I really got a kick out of this story from Wednesday's Times, which reported on the fallout from a discussion between Steve Martin and Deborah Solomon at the 92nd Street Y in New York. Apparently, neither the Y nor some members of the audience were pleased with the fact that the conversation mostly covered the art world (the subject of Martin's new novel):
Midway through the conversation, a Y representative handed Ms. Solomon a note asking her to talk more about Mr. Martin’s career and, implicitly, less about the art world[.]
According to Mr. Martin, viewers watching the interview by closed-circuit television from across the country sent e-mails to the Y complaining “that the evening was not going the way they wished, meaning we were discussing art.”
It was, he said, “a little like an actor responding in Act III to an audience’s texts to ‘shorten the soliloquies.’ ”
The Y ended up sending an apology and a refund to everyone in attendance, which is a silly bit of overreaction and defensiveness from what is supposed to be an institution dedicated in part to intellectual discourse. Unless I'm missing something, the event description didn't make any specific claims about what Martin and Solomon would discuss, so why all the complaining?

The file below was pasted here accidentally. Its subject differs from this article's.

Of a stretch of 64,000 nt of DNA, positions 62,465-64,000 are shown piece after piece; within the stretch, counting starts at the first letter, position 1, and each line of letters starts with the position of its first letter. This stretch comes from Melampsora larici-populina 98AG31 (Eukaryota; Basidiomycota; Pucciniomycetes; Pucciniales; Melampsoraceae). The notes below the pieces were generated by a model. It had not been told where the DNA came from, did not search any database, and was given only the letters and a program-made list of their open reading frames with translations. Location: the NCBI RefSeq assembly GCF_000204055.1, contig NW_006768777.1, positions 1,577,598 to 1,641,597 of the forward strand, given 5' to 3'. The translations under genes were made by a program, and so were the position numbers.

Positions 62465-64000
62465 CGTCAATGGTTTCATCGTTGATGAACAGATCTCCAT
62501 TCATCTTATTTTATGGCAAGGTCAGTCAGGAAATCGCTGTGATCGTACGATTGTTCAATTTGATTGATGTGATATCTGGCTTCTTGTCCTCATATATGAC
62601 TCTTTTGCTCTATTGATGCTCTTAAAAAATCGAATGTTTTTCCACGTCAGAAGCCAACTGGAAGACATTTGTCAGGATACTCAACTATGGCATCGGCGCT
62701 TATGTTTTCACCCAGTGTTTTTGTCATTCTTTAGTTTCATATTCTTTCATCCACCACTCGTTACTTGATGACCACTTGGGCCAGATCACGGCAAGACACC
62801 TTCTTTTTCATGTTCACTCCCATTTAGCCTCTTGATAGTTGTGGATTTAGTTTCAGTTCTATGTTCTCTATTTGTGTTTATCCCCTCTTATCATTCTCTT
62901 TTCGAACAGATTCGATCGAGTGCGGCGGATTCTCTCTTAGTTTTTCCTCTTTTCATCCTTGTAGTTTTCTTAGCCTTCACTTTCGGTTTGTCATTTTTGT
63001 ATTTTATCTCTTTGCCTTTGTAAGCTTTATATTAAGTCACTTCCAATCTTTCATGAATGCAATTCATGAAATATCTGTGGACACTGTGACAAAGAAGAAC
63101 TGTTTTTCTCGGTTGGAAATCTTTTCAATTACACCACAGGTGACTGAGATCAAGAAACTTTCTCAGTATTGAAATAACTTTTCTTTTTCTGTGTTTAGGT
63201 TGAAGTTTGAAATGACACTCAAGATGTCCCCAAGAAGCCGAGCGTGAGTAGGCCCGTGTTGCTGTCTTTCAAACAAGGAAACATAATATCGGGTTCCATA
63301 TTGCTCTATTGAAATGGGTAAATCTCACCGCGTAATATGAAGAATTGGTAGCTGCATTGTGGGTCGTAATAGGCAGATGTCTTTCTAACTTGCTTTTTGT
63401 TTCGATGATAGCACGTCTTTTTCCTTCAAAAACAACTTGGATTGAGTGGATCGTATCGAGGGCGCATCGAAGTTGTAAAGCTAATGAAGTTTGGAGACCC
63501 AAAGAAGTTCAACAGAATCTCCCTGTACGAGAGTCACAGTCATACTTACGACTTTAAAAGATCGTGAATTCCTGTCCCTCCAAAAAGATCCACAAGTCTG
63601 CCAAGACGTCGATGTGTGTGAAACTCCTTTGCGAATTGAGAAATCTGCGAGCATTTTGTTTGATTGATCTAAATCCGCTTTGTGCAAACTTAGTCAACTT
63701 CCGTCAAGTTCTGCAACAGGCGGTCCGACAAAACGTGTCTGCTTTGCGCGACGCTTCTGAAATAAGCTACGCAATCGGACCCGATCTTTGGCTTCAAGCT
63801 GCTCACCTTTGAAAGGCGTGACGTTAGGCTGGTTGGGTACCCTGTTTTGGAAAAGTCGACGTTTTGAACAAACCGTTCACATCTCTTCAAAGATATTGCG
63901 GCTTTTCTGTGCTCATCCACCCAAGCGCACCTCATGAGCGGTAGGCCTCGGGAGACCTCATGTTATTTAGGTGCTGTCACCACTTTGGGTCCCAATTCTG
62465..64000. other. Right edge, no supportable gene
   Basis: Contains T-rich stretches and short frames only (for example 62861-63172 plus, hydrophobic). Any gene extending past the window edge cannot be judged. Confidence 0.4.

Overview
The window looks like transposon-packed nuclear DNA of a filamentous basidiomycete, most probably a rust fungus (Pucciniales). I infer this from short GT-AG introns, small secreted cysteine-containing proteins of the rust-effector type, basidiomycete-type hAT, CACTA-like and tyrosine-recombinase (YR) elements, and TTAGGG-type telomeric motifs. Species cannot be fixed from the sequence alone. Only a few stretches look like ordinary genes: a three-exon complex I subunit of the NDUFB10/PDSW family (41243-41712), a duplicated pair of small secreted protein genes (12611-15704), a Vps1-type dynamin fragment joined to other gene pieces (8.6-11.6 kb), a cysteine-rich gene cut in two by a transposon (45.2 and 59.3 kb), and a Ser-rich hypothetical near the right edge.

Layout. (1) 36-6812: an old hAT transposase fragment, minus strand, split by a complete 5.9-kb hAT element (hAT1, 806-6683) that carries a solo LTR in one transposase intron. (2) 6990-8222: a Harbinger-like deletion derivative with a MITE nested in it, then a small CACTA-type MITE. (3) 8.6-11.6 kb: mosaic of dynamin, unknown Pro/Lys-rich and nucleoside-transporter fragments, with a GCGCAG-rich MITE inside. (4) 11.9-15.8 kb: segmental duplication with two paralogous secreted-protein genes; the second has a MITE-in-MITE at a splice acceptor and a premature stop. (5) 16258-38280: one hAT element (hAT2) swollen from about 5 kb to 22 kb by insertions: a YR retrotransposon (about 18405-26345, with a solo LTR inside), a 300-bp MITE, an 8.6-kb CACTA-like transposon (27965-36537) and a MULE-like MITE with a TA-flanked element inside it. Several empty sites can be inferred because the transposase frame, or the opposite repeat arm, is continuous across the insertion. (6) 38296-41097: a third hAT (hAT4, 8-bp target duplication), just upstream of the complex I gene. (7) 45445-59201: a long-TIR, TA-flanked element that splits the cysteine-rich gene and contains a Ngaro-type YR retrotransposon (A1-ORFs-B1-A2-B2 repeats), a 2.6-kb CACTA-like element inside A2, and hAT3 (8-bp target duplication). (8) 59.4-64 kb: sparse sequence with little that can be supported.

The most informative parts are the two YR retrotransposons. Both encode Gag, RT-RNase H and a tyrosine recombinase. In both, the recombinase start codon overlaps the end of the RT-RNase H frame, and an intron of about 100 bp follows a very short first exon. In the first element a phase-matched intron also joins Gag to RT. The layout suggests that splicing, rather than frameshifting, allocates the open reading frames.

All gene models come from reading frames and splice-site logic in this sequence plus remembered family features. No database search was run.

Part of the reason this is such a great story is that it highlights the difference between Martin's popular public persona — the guy with the fake arrow through his head who is most famous for the semi-meaningless catch phrase "Excuuuuuuuuse me!" — and Martin the man. He happens to be an extremely erudite guy, a true polymath who excels at everything from stand-up comedy to fiction writing to playing the banjo. This is readily apparent to anyone who has listened to one of his albums or seen him perform.
Take this bit from "A Wild and Crazy Guy:"
It's so hard to believe in anything anymore, you know what I mean? It's like, religion, you can't really take it seriously, because it seems so mythological, and it seems so arbitrary. And then, on the other hand, science, you know, is just pure empiricism, and by virtue of its method, it excludes metaphysics. I guess I wouldn't believe in anything if it weren't for my lucky astrology mood watch.
So no, I don't think it's valid to complain that you went to see Steve Martin and there was too much intellectualism afoot.